It’s a tale as old as time it seems…(No, I am not talking about Beauty and the Beast here, at least not now)
The tension of relationships.
Two women find themselves attached to the same man. They do all they can to one-up each other simply to gain his love and devotion, to be the first in his life rather than play second fiddle. I am pretty sure multiple comedies and romances have been based off of this brief synopsis. I know I have been a part of that story in my own life and seen it rip apart friendships over the years.
As I sat reading about this, I could not help but think on the female relationships in the church. You see I was reading straight from Genesis…About real women, in the lineage of Christ, sisters themselves who were thrust into a situation where they desired nothing more than the attention and love of a man. A man who was forthcoming about his preference of one of the sisters over the other. And the resulting dysfunction of tension within the family which laid the foundation for continued disregard of family and sinful actions to perpetuate down their lines.
I wanted to shake Rachel and Leah. I wanted to comfort them both and yet I wanted to brush past their drama as well. But I just couldn’t.
Because it’s too prevalent even now in our midst as women. As the church.
We women are far too good at making it a competition rather than a cheering section when it comes to relationships, leadership and the church. When it comes to the area of singles, we do it simply because of numbers-there just aren’t as many single men in the church as there are women-so we start vying for attentions of the opposite sex to the detriment of our fellow women. I wish I could claim ignorance on this but unfortunately I have been on both the giving and receiving end of this tension over the years, where we find ways to “one-up” the other lady.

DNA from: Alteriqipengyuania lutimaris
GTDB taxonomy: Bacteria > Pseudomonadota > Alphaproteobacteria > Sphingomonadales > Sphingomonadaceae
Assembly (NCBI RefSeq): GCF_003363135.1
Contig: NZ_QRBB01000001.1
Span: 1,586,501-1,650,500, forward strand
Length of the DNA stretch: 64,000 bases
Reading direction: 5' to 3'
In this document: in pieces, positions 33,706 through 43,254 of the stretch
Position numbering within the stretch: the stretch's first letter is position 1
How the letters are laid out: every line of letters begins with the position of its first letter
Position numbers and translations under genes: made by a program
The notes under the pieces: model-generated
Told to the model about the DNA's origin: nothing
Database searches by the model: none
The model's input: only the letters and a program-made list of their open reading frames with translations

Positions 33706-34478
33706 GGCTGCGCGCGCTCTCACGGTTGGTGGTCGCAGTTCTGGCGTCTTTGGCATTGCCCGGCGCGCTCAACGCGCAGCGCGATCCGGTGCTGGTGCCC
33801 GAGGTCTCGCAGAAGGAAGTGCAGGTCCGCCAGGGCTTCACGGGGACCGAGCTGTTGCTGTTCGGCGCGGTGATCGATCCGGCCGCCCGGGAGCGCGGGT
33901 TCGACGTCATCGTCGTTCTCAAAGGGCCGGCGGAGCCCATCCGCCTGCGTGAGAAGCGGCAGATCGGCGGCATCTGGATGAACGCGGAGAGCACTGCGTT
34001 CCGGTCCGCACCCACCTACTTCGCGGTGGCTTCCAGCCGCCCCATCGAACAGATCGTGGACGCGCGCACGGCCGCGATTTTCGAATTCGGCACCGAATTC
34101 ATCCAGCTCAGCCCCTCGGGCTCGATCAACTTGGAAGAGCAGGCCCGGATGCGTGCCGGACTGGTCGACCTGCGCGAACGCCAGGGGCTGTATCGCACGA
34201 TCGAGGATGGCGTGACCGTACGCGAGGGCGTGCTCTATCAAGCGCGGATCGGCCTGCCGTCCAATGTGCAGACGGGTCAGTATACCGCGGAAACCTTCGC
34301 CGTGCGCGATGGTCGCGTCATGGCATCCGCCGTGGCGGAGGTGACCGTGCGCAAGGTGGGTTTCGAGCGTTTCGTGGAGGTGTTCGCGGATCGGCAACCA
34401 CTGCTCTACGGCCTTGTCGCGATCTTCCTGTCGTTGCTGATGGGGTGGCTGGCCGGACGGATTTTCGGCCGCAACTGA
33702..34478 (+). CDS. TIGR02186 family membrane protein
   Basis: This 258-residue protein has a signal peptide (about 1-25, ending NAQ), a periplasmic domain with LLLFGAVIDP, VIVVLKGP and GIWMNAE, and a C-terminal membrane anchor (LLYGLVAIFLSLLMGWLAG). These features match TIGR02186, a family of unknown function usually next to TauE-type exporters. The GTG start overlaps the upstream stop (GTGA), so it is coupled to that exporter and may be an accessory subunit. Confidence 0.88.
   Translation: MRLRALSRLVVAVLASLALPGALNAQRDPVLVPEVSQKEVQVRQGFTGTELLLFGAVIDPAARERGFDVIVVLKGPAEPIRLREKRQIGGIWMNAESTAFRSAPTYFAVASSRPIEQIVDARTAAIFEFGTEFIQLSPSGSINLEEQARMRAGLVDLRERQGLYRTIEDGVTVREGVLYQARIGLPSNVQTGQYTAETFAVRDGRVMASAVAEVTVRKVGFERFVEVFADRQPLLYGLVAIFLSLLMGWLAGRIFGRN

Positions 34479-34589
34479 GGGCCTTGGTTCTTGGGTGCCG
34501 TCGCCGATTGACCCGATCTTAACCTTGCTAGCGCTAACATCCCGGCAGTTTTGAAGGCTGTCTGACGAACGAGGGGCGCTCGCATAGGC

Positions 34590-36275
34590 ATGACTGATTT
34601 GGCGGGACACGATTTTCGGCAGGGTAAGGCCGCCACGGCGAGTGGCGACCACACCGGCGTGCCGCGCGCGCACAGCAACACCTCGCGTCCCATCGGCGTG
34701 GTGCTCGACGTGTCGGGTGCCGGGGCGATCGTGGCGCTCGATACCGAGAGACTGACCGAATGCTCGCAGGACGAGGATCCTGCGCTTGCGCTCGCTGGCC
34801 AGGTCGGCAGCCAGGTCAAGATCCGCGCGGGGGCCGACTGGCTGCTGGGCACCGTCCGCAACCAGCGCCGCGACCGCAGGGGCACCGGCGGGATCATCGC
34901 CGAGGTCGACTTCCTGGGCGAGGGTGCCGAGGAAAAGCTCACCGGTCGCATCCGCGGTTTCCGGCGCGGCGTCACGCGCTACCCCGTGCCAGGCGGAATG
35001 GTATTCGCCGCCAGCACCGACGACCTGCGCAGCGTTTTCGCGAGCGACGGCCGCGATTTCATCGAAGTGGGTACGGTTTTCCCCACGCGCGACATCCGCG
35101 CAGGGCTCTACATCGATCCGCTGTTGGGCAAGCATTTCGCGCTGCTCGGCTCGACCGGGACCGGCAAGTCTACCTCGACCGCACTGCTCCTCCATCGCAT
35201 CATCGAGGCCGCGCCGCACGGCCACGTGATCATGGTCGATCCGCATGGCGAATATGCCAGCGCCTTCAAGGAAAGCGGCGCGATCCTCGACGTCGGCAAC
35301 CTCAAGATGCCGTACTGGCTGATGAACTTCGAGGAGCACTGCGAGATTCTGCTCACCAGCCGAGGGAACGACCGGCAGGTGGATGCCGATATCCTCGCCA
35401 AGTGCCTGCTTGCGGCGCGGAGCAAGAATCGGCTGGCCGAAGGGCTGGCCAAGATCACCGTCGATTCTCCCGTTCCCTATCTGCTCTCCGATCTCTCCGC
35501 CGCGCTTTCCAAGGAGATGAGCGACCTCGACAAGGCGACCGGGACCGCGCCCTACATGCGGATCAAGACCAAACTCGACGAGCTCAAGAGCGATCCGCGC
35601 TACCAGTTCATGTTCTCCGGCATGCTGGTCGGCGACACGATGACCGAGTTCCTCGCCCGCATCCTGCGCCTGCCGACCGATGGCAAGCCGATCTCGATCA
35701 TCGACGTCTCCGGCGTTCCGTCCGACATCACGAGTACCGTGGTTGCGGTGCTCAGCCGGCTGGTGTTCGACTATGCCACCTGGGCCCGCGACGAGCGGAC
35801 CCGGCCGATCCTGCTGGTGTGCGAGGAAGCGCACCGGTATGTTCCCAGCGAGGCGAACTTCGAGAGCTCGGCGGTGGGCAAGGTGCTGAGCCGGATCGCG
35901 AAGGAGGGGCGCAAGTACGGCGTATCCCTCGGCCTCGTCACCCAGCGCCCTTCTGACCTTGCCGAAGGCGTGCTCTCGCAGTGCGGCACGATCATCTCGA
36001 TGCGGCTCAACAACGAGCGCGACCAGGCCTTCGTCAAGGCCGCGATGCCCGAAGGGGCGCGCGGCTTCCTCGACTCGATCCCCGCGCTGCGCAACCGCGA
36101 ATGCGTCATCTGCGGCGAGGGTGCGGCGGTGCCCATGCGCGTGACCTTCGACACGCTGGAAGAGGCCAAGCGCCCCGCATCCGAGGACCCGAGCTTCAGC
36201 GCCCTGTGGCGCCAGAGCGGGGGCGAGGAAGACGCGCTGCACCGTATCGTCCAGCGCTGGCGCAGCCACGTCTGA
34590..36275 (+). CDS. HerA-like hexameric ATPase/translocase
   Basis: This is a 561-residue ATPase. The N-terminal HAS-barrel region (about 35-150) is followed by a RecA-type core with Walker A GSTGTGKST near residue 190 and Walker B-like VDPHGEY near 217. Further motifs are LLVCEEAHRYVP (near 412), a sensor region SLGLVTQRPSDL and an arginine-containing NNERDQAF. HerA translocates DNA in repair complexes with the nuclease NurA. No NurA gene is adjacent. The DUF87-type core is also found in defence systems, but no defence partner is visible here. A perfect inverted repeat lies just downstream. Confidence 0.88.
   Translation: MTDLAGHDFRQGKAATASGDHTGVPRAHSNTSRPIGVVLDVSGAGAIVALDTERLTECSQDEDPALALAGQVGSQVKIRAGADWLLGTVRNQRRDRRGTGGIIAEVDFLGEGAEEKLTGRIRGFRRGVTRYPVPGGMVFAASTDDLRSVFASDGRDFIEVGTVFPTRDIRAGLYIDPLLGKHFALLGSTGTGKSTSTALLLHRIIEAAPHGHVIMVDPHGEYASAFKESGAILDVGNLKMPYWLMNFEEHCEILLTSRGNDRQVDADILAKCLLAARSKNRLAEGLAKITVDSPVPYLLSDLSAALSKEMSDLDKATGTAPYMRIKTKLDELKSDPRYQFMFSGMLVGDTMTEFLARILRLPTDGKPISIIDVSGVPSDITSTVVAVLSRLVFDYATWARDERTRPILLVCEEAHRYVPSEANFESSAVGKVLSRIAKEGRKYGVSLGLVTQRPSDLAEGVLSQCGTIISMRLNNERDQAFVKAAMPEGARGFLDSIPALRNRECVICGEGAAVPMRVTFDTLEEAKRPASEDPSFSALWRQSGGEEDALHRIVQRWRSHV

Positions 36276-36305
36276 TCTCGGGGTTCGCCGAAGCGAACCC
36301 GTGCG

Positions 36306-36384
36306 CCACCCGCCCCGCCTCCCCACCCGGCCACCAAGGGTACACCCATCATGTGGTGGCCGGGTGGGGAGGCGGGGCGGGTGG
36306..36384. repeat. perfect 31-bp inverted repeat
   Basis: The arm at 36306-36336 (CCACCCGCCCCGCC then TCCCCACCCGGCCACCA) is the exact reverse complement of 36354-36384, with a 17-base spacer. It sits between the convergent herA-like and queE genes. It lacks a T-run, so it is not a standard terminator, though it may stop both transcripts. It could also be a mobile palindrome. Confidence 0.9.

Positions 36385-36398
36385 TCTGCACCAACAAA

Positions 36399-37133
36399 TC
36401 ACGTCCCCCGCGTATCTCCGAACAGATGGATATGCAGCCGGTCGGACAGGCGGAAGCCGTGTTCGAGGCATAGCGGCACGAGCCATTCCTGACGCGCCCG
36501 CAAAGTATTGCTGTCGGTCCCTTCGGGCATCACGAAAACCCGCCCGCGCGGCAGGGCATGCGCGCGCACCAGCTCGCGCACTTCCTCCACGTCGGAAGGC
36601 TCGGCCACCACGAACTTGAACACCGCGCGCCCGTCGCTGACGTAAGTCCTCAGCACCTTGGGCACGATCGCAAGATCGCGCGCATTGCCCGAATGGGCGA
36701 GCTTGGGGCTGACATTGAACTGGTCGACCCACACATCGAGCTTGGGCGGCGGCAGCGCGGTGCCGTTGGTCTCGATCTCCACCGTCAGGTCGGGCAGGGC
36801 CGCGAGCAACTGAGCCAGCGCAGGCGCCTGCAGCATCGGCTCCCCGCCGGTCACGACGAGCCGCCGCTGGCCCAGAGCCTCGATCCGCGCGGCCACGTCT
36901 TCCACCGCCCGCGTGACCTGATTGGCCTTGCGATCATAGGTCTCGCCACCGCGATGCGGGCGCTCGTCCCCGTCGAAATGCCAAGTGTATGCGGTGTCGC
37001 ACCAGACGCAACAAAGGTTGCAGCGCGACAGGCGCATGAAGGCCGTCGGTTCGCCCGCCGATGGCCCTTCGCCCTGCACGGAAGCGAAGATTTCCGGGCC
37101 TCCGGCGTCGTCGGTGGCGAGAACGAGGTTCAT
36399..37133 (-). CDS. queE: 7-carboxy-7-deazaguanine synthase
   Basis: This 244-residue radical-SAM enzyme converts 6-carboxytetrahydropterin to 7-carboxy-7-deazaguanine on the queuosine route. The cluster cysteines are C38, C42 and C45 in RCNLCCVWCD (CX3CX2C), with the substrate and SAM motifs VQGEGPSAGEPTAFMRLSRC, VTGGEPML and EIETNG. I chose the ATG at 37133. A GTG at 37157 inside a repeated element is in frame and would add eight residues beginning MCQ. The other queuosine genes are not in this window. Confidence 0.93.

I have even seen this among the marrieds and families, with the wonder moms crowd vying for VBS status and church leadership praise. In our pursuit for goodness, we have found instead pride and ego-centered living. We have given up community for temporary attention. We have chosen ourselves over others.
As much as we like to point to the Israelites with their complaining in the desert, here we sit in the same petty arguments that plagued some of the very first families. The desires for our own good apart from God and His purpose, His call to community and love, to engaging the other ahead of ourselves, to servant filled lives instead of self-filled motives.
Maybe it starts with us ladies. Maybe, just maybe, we stop being the Rachels and Leahs in the walls of the church (or the home, or the workplace, or around the coffeshops) and instead we embrace the life of community, comradery and support. We share with one another instead of cutting one another down. We build up rather than seek to one up. Rather than see another woman as our competition we see her as our sister, our journey-woman, our friend.